Potential aboveground biomass in drought-prone forest used for rangeland pastoralism

Fensham, R. J., Fairfax, R. J. and Dwyer, J. M. (2012) Potential aboveground biomass in drought-prone forest used for rangeland pastoralism. Ecological Applications, 22 3: 894-908. doi:10.1890/11-1123.1

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Author Fensham, R. J.
Fairfax, R. J.
Dwyer, J. M.
Title Potential aboveground biomass in drought-prone forest used for rangeland pastoralism
Journal name Ecological Applications   Check publisher's open access policy
ISSN 1051-0761
1939-5582
Publication date 2012-04-01
Sub-type Article (original research)
DOI 10.1890/11-1123.1
Open Access Status File (Publisher version)
Volume 22
Issue 3
Start page 894
End page 908
Total pages 15
Place of publication Washington, DC, United States
Publisher Ecological Society of America
Language eng
Formatted abstract
The restoration of cleared dry forest represents an important opportunity to sequester atmospheric carbon. In order to account for this potential, the influences of climate, soils, and disturbance need to be deciphered. A data set spanning a region defined the aboveground biomass of mulga (Acacia aneura) dry forest and was analyzed in relation to climate and soil variables using a Bayesian model averaging procedure. Mean annual rainfall had an overwhelmingly strong positive effect, with mean maximum temperature (negative) and soil depth (positive) also important. The data were collected after a recent drought, and the amount of recent tree mortality was weakly positively related to a measure of three-year rainfall deficit, and maximum temperature (positive), soil depth (negative), and coarse sand (negative). A grazing index represented by the distance of sites to watering points was not incorporated by the models. Stark management contrasts, including grazing exclosures, can represent a substantial part of the variance in the model predicting biomass, but the impact of management was unpredictable and was insignificant in the regional data set. There was no evidence of density-dependent effects on tree mortality. Climate change scenarios represented by the coincidence of historical extreme rainfall deficit with extreme temperature suggest mortality of 30.1% of aboveground biomass, compared to 21.6% after the recent (2003–2007) drought. Projections for recovery of forest using a mapping base of cleared areas revealed that the greatest opportunities for restoration of aboveground biomass are in the higher-rainfall areas, where biomass accumulation will be greatest and droughts are less intense. These areas are probably the most productive for rangeland pastoralism, and the trade-off between pastoral production and carbon sequestration will be determined by market forces and carbon-trading rules.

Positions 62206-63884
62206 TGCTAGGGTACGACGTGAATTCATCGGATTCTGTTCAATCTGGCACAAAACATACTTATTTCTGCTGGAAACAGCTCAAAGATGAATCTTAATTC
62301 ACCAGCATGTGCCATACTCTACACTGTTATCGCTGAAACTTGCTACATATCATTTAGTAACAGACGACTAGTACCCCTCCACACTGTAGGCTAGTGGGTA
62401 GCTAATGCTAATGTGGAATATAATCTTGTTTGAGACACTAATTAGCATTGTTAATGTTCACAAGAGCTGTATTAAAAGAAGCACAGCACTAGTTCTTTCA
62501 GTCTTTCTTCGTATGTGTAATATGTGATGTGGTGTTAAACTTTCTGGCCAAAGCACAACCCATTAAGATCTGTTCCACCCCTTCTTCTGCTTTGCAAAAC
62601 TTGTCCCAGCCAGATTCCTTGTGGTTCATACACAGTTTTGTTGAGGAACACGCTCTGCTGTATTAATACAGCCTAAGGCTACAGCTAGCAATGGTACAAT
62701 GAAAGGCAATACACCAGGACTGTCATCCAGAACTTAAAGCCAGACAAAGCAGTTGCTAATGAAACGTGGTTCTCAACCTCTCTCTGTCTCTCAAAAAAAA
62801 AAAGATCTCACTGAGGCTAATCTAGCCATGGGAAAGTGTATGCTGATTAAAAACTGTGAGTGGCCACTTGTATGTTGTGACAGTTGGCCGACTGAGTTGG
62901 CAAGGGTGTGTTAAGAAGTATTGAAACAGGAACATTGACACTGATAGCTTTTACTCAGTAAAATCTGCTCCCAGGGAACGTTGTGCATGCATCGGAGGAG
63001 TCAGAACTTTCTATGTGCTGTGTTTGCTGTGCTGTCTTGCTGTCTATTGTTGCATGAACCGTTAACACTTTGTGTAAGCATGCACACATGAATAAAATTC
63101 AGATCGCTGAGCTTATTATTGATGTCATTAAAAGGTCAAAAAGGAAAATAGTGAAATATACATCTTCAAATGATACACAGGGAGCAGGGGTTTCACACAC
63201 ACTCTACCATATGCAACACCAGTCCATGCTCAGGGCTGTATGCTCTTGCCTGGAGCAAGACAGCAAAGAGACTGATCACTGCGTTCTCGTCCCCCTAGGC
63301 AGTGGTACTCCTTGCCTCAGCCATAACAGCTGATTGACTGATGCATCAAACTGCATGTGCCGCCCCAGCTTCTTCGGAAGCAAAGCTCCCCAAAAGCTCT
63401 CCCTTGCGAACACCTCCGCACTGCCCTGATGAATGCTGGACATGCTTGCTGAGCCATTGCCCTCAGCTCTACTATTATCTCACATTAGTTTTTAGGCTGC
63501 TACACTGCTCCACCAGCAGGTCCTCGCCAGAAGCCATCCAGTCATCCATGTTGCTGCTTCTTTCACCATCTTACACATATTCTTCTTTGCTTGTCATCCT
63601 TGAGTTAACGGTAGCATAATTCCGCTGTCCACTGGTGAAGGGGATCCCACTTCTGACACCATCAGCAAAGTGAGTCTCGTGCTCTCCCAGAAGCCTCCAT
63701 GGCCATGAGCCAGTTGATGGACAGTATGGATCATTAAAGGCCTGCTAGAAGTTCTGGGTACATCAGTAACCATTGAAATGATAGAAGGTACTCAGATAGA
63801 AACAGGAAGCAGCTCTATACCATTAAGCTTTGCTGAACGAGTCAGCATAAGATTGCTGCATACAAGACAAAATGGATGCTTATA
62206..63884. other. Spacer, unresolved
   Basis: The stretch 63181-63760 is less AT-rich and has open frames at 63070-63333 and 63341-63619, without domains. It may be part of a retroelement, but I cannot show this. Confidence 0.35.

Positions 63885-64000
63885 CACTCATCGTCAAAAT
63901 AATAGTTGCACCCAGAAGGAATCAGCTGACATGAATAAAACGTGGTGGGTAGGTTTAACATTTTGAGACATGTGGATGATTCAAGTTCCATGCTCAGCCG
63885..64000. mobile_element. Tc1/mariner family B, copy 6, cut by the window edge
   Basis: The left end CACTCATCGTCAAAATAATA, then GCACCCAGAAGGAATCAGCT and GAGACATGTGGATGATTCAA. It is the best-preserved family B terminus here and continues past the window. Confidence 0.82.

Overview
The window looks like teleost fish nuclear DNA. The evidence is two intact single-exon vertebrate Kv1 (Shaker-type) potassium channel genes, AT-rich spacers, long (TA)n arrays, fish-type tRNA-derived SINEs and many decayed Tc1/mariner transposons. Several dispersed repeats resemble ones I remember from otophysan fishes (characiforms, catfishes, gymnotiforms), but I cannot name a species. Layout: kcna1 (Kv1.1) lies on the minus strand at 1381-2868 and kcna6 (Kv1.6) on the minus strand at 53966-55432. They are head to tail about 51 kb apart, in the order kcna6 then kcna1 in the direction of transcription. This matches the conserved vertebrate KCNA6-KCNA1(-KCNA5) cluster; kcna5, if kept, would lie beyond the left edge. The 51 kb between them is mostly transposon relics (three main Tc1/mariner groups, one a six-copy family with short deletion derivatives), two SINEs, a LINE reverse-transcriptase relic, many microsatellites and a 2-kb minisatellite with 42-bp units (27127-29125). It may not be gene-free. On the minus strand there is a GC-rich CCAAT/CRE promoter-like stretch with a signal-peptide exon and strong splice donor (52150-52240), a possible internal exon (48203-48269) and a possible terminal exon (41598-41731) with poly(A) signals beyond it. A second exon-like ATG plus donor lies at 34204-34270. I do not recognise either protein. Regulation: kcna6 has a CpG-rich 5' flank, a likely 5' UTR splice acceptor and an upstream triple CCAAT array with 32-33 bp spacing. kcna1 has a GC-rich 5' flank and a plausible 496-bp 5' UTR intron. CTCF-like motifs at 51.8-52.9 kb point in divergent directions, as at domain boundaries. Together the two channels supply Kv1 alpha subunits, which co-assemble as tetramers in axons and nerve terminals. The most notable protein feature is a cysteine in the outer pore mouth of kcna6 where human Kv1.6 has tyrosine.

Keyword Acacia aneura
Australia
Biomass
Carbon accounting
Carbon sequestration
Drought
Dry forest
Grazing
Mulga
Tree mortality
Q-Index Code C1
Q-Index Status Confirmed Code
Institutional Status UQ

Document type: Journal Article
Sub-type: Article (original research)
Collections: Official 2013 Collection
Ecology Centre Publications
 
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